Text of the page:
If you’ve every wondered how to spin test a broadhead or why you should, you’ve come to the right place. Whether you shoot mechanical or fixed blade broadheads, single bevel or double bevel, spin testing is an important part of making sure your arrow setup is ready for deer season. So, let’s get started!
Why Spin Test a Broadhead?
In bowhunting, it is critical to make sure your bow is tuned and your arrows are flying like darts. We owe it to the game we pursue to have ourselves and our equipment performing as flawlessly as possible. Any wobbling or inconsistency with your arrow flight can result in poor shot placement, reduced penetration, and a potentially lost animal.
Tuning arrows for perfect flight is a multi-step process, and one of those is ensuring your broadheads are spinning true on the arrow with no wobble or imbalance of any kind. Fortunately, this is one of the more simple arrow-tuning steps.
If an arrow isn’t spinning true, it’s not going to fly true, regardless if you’re shooting fixed-blade or mechanical broadheads. The easiest way to determine if your broadheads and arrows are balanced with each other is with a spin test.
Ways to Spin Test a Broadhead
There are a numerous ways to spin test your broadheads. Some are more precise and require specialized (although relatively inexpensive) tools. Others can be done with little to no equipment. We’ll touch on all of them in this article, so you can choose the method that works best for you.
Keep in mind regardless which method you use, you are looking for the slightest wobble or imbalance in the broadhead.
One of the simplest ways to spin test both your arrow and broadhead is with a simple arrow spinner. As you can see in the photo below, it’s a simple piece of equipment consisting of four wheels – two on each end – where you place your arrow to spin. By spinning the arrow on the wheels, you can see if the arrow or the broadhead has any wobble to it.
Any Hard Surface
Don’t have an arrow spinner and don’t want to spend the money? That’s okay. Spin testing a broadhead can be as simple as taking your broadhead-tipped arrow and spinning the tip of the broadhead on a hard surface to see if there is any wobble to the broadhead and/or arrow.
A Cordless Drill
This is the method I like to use in conjunction with an arrow spinner. I keep an arrow insert mounted in the end of my cordless drill that I can screw broadheads in. I then pull the trigger on the drill enough to get it spinning, and slowly speed it up while watching for any hint of a wobble.
What if They Fail?
So what exactly happens if your broadhead fails a spin test? That depends on which test you were using. With the cordless drill test, the arrow is out of the equation, so any wobble is going to mean the broadhead has a problem. The best thing you can do with a bad broadhead is toss it in the trash or return it to the manufacturer if that’s an option.
If you were using an arrow spinner or spinning the arrow and broadhead on a hard surface, then the issue may not be the broadhead itself. It could be an issue with the arrow itself. The end of the arrow may not have been properly squared when it was cut, or the insert may be installed incorrectly.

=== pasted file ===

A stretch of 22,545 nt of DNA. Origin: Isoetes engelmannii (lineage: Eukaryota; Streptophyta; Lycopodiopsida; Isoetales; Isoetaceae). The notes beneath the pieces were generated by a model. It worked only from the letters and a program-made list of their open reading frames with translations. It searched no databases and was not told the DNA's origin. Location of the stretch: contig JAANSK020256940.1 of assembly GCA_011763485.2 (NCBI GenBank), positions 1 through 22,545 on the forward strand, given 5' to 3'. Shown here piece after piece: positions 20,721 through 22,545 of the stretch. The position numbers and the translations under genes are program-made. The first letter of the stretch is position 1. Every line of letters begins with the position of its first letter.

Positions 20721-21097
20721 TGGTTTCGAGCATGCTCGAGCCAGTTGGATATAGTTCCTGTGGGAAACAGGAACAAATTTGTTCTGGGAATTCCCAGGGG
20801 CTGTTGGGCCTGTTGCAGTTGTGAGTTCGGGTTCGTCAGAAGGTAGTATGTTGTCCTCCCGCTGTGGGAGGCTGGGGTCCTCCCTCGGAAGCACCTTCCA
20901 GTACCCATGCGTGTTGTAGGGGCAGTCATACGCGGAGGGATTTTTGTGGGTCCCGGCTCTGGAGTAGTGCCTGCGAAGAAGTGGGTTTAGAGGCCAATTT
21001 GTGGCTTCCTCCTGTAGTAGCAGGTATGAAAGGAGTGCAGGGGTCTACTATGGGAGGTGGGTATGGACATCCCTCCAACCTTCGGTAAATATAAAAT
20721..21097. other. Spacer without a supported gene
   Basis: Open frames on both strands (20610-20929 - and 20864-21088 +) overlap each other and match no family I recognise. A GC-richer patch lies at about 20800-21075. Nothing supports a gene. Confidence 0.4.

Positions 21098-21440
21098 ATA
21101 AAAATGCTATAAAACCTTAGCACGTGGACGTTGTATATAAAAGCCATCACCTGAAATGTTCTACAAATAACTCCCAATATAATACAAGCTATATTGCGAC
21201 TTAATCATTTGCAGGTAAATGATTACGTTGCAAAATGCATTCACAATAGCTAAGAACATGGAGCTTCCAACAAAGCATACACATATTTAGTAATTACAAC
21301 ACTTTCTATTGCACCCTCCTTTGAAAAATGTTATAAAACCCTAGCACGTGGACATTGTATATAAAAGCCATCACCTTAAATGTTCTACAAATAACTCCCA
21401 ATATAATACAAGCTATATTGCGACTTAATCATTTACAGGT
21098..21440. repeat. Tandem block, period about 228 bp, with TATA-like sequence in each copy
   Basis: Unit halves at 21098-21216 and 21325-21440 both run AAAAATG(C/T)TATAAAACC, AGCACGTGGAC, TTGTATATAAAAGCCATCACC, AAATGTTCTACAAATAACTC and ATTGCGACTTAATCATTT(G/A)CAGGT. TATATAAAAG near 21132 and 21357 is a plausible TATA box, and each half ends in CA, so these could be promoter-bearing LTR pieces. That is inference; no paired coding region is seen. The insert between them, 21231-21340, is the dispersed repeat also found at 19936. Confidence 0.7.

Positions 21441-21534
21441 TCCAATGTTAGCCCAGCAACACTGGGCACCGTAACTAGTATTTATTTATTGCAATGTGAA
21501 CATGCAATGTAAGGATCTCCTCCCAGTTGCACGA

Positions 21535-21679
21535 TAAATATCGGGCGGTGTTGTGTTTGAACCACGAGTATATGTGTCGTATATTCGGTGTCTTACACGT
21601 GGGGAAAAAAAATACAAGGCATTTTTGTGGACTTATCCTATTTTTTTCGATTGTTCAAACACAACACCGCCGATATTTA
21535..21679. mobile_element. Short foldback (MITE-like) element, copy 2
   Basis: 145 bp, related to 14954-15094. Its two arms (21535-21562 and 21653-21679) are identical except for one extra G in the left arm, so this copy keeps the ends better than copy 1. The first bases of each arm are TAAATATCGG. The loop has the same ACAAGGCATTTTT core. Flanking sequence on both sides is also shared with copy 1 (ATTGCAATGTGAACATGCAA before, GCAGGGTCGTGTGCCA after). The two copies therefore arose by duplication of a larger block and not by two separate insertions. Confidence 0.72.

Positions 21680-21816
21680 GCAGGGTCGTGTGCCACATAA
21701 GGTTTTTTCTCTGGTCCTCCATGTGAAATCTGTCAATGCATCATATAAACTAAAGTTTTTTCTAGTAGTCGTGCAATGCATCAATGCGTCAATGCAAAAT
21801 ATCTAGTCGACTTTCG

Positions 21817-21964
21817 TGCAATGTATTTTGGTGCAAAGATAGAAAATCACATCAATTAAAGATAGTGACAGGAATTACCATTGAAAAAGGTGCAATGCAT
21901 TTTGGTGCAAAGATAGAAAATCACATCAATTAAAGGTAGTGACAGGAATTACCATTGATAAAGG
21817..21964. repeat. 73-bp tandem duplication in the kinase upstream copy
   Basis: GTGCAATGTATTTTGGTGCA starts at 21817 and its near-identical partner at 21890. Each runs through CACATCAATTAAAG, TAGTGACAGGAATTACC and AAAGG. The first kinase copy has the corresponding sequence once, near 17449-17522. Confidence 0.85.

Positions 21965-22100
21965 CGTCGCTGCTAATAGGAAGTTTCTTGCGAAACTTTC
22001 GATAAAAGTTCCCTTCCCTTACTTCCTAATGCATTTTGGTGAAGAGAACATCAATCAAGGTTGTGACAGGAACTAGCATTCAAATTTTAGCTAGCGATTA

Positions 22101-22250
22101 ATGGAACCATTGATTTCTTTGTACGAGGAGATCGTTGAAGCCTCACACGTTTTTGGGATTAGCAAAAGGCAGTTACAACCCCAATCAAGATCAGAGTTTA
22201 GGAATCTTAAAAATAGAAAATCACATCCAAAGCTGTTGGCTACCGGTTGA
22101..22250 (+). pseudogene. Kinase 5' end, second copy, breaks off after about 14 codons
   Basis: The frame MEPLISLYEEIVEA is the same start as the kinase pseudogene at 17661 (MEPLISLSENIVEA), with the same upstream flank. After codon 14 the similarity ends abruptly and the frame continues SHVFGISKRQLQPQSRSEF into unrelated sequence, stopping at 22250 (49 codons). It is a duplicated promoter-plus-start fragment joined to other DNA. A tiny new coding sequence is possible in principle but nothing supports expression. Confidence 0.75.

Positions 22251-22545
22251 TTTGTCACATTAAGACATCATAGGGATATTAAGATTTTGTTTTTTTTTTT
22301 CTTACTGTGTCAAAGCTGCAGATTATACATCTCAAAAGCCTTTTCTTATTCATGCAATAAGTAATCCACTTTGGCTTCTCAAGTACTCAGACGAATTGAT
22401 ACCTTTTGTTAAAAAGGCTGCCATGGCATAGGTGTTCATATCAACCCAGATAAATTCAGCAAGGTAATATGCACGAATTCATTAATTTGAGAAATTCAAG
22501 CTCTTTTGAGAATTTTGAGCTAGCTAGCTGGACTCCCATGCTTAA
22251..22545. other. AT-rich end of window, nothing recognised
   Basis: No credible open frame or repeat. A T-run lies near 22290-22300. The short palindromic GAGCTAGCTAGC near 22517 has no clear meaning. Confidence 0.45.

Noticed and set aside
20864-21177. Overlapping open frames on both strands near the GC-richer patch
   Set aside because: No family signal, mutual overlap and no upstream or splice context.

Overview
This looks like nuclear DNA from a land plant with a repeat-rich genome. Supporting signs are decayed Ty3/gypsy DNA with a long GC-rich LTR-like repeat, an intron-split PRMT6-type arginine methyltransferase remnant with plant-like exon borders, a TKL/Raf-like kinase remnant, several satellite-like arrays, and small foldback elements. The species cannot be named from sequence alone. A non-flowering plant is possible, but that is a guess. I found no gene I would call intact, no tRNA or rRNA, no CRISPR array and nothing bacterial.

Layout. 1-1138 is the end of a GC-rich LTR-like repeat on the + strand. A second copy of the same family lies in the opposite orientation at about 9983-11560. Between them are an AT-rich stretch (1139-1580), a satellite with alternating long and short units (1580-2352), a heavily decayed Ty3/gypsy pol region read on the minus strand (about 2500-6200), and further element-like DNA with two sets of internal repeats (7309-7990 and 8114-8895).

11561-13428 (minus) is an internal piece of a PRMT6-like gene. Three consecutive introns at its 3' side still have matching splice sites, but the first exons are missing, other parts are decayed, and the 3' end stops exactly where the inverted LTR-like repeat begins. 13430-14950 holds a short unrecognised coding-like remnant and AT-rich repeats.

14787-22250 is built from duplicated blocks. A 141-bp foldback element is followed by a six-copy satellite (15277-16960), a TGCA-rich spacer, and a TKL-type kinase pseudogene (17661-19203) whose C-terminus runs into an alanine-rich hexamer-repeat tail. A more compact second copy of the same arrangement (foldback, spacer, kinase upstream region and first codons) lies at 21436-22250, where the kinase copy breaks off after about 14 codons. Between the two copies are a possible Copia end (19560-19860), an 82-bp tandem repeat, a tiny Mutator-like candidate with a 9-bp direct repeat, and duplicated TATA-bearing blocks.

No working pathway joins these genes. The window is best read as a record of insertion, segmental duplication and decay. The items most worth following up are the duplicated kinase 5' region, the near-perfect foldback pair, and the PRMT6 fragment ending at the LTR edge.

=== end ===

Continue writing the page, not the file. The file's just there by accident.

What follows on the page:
In this case, try a couple different broadheads with the affected arrow. If they all have a wobble, the problem is likely the arrow, not the broadhead. However, if the other broadheads spin true on the arrow, then it was likely your first broadhead that had the issue. Again, there’s not much you can do for a bent or defective broadhead other than tossing it in the trash or seeing if the manufacturer will replace it.
If the arrow is the culprit, you need to gently heat the end of the arrow shaft until you can spin the insert some. You can try spinning it into different positions and then testing the broadheads again to see if it corrected the problem. Most likely, though, you will need to remove the insert and use an arrow squaring tool like the one pictured below to square the end of the arrow. You can then re-glue your insert back in the arrow and give it another spin test. At that point, it should spin true.
One thing worth noting here is, depending on what glue was originally used on the insert, you may not be able to heat it and break it free. If no, then you really have no options other than tossing it in the trash or cutting in shorter. Of course, if you cut it shorter, then you’re going to need to cut the rest of your arrows to match…or just give it to a buddy who shoots shorter arrows.
I went years without knowing how to spin test a broadhead or even knowing I needed to. I now realize how important of a step it is in ensuring your arrow setup is ready for deer season. So before you head out in the yard or to the local archery range to start preparing for the upcoming season, put those broadheads on your arrows and give them a spin. It might just help you avoid the heartbreak of a missed or unrecovered buck this season!